Let’s take a trip down NASCAR memory lane, shall we? In the 1960s, manufacturers began catching onto the fact that aerodynamics played an important role in how fast their cars went. Desperate to beat each other, automakers were going to great lengths to ensure they would “win on Sunday, sell on Monday” as the old adage goes, sparking what are now known as the ‘Aero Wars.’
The Aero Wars quickly became an affair solely between Ford and Chrysler. Due to NASCAR’s homologation rules, automakers were forced to build at least 500 examples of whichever car they raced, resulting in some truly whacky-looking road cars such as the Plymouth Superbird and Ford Torino Talladega, for example.
Ford was in the midst of bringing another one of its ‘Aero Cars’ to market, the 1970 Ford Torino King Cobra, when NASCAR head honcho Bill France put an end to the Aero Wars. Concerned about driver safety due to the increasingly high speeds being reached and tired of seeing the same two manufacturers win, NASCAR implemented rules which said all Aero Cars would have engines under 5.0-liters and 3,000 production examples would have to be built instead of 500.
Shortly thereafter Ford pulled out of all forms of racing, presumably with a sour taste in its mouth about how the whole Aero Wars thing played out, killing development of the Torino King Cobra. Just 3 prototype versions of the long-nose aero-intensive muscle car were built, and one is currently up for sale on eBay by RK Motors Charlotte.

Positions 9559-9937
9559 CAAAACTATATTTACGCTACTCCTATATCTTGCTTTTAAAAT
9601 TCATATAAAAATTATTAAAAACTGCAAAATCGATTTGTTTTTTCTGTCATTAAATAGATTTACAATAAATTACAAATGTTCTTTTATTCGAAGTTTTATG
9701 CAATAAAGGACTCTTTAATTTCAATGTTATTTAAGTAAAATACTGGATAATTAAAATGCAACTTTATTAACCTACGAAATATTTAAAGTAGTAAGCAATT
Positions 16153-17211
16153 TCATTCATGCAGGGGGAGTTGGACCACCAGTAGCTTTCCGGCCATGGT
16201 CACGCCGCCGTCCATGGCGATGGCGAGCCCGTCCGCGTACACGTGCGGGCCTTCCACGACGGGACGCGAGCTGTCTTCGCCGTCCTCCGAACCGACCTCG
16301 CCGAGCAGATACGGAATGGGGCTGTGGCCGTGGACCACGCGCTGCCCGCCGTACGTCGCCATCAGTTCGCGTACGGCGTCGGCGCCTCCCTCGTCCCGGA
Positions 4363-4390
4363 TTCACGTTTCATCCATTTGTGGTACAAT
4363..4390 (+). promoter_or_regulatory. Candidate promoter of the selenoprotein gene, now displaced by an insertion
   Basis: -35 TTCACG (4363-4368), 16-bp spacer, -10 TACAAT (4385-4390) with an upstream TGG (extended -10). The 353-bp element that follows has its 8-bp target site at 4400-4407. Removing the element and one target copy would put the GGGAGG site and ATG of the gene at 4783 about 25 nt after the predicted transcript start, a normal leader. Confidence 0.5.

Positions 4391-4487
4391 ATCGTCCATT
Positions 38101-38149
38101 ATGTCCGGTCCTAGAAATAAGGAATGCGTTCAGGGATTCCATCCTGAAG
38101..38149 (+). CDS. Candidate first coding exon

According to a Hot Rod Magazine article on the Torino King Cobra, all three prototypes were equipped with a different engine. RK Motors says this car started out life with a 460 V8 under its hood, however the current owners found it with no engine and dropped a 429 Shotgun V8 in it. The motor is linked up to a 4-speed manual transmission, which sends power to the rear wheels through a Ford 9-inch rear end with 3.50 gears.
Being only 1 of 3 cars ever built the Torino King Cobra isn’t cheap. RK Motors wants a frankly shocking $459,900 for it, but considering some of the classic car values we’ve seen around as of late, we wouldn’t be the least bit surprised if a collector takes the bait.